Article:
Autiello insisted that Magaziner remained committed to transparency. “Treasurer Magaziner will always be reviewing best practices to make sure we are as transparent as possible, compliant with the law and never in breach of our fiduciary duty,” she said.

Magaziner’s office did not provide any explanations for why some seemingly non-confidential information, such as employee names, was withheld, but one local investment professional said there could be a legitimate reason. “Certain employees and their compensation  should not be revealed due to poaching,” said Mike Riley, the managing member of Coastal Management Group, LLC and also the manager of a small hedge fund, Narragansett Multi-Strategy Fund. (No state pension money is in the fund, according to Riley.)

Riley, who is also a GoLocalProv MINDSETTER, was asked if, in his opinion, the information redacted in the reports was indeed confidential or pertained to trade secrets. He said it was. In particular, after reviewing one set of reports, for Ascend Capital, he said the redacted sections contained information about how the firm makes its money.

Nonetheless, he said the reports for Ascend Capital still allowed someone to determine their fee structure—information which should be public, according to Riley. “I’m absolutely in favor of as much transparency as possible. Fees are absolutely a necessary disclosure,” Riley said. “But I do side with the hedge funds on some of the proprietary information.”

“In summary, the reports—even in redacted form—are thorough and tell me enough to make an investment decision and-or opine about the appropriateness of the investment and the level of fees,” Riley said. 

Video Wall courtesy of Harmonica Pete/ flickr

 

Related Slideshow: Hedge Fund Reports Censored

Below are excerpts of the redacted reports on hedge funds the state Treasurer provided to GoLocalProv. The documents are known as Due Diligence reports. They are used to help the State Investment Commission evaluate hedge funds before making decisions about investments. There are two types of the reports: one on the fund’s investments and one on the fund’s operations. With each excerpt, is a brief description of the information it contains.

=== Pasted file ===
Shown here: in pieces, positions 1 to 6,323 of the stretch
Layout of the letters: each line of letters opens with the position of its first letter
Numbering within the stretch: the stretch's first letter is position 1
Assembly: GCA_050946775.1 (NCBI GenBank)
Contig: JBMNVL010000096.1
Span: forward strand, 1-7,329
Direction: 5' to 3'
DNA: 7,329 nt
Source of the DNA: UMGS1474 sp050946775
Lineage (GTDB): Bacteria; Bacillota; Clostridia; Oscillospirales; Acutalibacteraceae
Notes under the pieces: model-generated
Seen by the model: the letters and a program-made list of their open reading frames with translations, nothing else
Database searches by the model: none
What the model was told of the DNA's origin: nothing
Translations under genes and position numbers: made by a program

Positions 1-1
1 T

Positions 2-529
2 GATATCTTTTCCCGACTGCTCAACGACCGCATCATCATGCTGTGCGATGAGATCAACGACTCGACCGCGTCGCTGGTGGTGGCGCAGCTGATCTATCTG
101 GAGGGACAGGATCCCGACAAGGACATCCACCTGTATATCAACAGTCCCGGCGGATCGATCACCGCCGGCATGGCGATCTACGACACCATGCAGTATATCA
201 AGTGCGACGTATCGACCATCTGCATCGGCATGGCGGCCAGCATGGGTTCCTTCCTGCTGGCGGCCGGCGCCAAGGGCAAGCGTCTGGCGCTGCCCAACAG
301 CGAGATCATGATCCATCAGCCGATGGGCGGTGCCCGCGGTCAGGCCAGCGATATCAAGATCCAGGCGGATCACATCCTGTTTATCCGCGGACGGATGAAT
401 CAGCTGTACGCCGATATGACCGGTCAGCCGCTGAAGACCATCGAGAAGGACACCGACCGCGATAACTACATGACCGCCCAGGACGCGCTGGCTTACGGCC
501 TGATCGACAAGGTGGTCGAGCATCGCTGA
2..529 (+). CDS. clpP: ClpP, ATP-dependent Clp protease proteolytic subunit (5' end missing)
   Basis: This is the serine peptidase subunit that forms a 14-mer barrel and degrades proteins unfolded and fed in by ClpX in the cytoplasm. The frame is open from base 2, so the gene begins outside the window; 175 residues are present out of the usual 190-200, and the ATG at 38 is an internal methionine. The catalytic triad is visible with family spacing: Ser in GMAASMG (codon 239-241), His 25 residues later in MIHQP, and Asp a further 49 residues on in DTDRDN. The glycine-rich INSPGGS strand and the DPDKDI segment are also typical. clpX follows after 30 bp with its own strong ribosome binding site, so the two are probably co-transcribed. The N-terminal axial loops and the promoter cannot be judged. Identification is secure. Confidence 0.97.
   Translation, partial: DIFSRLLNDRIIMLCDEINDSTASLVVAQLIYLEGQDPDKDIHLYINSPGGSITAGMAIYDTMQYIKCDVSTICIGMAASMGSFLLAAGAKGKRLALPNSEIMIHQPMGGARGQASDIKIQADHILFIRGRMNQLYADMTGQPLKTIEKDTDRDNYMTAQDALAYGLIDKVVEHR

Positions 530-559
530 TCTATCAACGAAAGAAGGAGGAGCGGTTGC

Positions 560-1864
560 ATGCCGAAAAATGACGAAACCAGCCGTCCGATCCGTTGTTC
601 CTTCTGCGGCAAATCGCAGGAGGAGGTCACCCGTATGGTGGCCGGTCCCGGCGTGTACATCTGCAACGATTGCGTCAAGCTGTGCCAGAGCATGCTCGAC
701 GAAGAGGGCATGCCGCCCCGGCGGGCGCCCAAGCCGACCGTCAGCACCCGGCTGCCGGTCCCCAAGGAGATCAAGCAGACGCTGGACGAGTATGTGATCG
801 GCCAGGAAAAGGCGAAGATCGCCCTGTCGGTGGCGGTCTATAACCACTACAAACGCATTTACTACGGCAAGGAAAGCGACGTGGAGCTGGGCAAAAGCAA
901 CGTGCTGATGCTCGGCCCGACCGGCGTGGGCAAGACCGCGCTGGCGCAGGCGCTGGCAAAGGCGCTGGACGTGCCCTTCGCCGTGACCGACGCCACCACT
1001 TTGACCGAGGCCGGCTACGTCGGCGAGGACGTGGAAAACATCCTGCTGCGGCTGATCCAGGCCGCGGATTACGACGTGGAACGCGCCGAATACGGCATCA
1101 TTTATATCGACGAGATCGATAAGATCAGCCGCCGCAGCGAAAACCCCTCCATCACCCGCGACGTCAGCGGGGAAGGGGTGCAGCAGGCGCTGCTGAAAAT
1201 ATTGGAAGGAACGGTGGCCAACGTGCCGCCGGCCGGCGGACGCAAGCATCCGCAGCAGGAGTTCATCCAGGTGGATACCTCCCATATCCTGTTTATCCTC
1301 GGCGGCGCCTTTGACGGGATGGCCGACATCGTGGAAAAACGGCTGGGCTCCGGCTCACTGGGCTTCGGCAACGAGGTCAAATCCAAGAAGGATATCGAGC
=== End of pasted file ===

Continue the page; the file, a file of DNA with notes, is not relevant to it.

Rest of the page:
Prev Next

Hedge Fund Performance

Investment Due Diligence Report

August 2011

Hedge Fund: Ascend Partners Fund I and II

Description: The image on the left is from Page 10 of the 17-page due diligence report on Ascend Partners prepared by Cliffwater Associates for the State Investment Commission. In the selected excerpt, just about all the information pertaining to the performance of the hedge fund has been redacted. The section preceding the table states that the second fund launched by the firm had an annualized return of 8.12 percent. The redacted exhibit is said to contain “more detailed performance data” including “statistics pertaining to more recent returns.” 

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Secret Scores

Operations Due Diligence Report

September 2010

Hedge Fund: Ascend Partners Fund I and II

Description: To the left, is the top of the second page in the due diligence report Cliffwater prepared on Ascend Partners. As the context makes clear, no actual proprietary information about the fund itself is discussed in the page. Instead, the “scores” that a reviewer at Cliffwater gave to the hedge fund—on everything from business to risk management are redacted. Even the name of the fund’s external administrator is withheld. 

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No Simple Yes or No

September 2010

Hedge Fund: Ascend Partners Fund I and II

Description: To the left, is the third page of the same document from the preceding slide. The table appears to be a standard form that Cliffwater uses in its evaluation of all hedge funds. Note that the redactions encompass critical information about the fund’s compliance with SEC regulations and the protections it has for investors—in this case, state retirees. Not only are the standard measures it employs blacked out, but whether the hedge fund meets those measures—a simple “yes” or “no” is blocked too.